Talk about a catchy conference title:
Recycling lands on FBI’s most-wanted list
While it might not go as far as Don’t Mess With Texas, this does allow one one to imagine a crumpled aluminum can on a Post Office poster alongside a mass murderer.
This was the title for the first presentation in the GreenGov panel discussion on “Managing Waste & Recycling Programs”. With presentations from the FBI, Department of the Army, Environmental Protection Agency, and the Los Alamos National Laboratory, this session provided windows on the opportunities, challenges, and results of recycling efforts across multiple federal agencies.
After the fold, notes from the session along with some thoughts:
Catherine Shaw, from the FBI’s HQ staff, spoke to the challenges to and progress in the FBI’s three year old effort to improve the FBI’s record when it comes to recycling and reducing waste products.
When it comes to challenges, a number of key ones:
· Very diverse agency footprint, from the large central office, to leased office space, to hangars, to crime labs … with some 500 “overt facilities” that operate under different business models (owned, leased, sub-tenant)
· The FBI has 56 divisions/elements who often play as “fiefdoms and they often don’t want to work together”.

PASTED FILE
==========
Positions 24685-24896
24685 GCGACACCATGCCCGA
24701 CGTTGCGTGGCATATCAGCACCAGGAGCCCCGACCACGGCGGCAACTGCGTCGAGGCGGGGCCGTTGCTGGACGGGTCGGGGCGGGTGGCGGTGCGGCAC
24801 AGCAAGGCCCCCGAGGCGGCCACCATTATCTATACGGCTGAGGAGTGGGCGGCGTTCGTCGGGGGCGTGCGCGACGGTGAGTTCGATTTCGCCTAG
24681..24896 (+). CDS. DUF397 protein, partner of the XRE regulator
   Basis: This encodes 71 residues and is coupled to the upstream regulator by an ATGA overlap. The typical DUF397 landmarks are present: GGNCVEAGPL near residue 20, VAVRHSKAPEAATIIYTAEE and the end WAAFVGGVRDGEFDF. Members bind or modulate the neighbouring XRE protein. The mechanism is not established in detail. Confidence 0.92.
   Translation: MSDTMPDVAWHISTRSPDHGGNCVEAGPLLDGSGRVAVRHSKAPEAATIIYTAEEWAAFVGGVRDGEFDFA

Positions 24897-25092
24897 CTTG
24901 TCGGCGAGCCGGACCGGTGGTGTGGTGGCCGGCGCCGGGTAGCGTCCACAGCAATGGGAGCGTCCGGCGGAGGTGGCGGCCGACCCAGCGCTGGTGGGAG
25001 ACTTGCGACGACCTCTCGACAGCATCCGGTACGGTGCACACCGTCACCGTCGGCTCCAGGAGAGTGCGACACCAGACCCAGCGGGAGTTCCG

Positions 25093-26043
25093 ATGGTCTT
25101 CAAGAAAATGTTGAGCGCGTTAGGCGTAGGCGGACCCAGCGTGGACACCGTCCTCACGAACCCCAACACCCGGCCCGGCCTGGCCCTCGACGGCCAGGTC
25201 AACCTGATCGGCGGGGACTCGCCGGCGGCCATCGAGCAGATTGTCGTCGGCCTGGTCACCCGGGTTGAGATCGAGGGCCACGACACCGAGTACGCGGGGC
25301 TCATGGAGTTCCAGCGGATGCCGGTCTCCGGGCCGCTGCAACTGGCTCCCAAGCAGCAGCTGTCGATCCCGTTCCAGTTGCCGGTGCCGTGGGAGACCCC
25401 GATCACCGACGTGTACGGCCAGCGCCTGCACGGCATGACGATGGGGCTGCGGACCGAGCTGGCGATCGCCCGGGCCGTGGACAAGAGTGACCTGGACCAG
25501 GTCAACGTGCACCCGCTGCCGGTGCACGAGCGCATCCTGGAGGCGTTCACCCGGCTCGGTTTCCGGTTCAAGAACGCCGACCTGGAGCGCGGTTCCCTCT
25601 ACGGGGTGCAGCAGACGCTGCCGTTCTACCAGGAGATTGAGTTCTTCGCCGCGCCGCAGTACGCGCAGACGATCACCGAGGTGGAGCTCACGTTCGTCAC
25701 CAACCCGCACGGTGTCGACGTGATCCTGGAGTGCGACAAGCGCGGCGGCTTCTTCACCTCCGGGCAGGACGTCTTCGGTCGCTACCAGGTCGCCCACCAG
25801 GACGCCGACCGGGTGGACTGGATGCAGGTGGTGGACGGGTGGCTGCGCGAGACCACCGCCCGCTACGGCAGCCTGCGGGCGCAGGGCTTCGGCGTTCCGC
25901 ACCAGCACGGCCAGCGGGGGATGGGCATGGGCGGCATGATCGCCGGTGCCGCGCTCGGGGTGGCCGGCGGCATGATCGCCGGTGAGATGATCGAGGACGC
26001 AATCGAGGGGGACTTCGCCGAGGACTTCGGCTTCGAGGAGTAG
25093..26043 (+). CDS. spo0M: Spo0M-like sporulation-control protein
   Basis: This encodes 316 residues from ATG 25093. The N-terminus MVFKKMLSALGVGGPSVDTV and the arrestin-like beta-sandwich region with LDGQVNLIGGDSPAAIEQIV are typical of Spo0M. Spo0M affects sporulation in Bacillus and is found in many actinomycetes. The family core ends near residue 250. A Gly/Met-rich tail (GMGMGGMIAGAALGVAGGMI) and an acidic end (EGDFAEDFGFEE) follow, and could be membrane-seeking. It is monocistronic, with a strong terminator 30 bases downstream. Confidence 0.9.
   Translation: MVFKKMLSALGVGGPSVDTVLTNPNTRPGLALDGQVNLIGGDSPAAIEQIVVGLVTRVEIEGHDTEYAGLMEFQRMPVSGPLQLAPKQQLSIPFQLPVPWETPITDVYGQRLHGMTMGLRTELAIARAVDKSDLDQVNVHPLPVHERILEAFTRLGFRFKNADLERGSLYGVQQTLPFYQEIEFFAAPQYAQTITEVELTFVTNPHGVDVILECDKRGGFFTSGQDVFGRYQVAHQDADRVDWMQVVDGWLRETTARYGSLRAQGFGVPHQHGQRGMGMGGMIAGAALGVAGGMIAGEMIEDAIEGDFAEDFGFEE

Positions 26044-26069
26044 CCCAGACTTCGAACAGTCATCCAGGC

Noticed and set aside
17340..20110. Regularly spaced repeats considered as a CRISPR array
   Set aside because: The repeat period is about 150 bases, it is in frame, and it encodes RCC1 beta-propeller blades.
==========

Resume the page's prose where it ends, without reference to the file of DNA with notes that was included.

· With so many offices and divisions, the responsibility for these programs is almost always a collateral duty.
· The Bureau culture: Simply put, the standard question of “what does this have to do with our mission?”
· Security challenges. FBI papers are pulverized, to protect security, into something that is not easily recycled.
Yet, there are the successes with recycling rates increasing, data tracking improving understanding of FBI recycling streams, and the FBI is working to establish a process for recouping revenues from recycling to move the financial benefits from the general funds back into the FBI system (if not the individual offices) to help incentivize increased
Comment: Shaw provided an interesting perspective on the challenges of working with a complex operating organization to drive change toward a more efficient and lower waste operations.
Wanda Johnson, from the U.S. Army spoke on the U.S. Army’s “New Zero Initiative: zero solid waste to landfills.”
· The Net Zero Initiative strives for to ‘zero waste’ rather than ‘simply’ the Executive Order’s diversion target of 50 percent reduction.
· Six pilot installations on water, waste, or energy plus two doing all three
· Waste reduction focused on
o improved purchasing processes to reduce waste:
§ Which is leading to single point ordering on bases.
§ Seeking, for example, to eliminate individual packaging.
§ MREs: developers working on biodegradable packaging
§ Furniture: rather than lowest purchase price but looking to long-term lifecycle implications
o Looking at practices
§ For example, troops at Ft Polk conducted air drop exercises which included dropping pallets of meals ready to eat (MREs). When done, any damaged pallets became solid waste. Ft Polk switched to using ‘surrogates’ that aren’t actual MREs and thus eliminating that waste.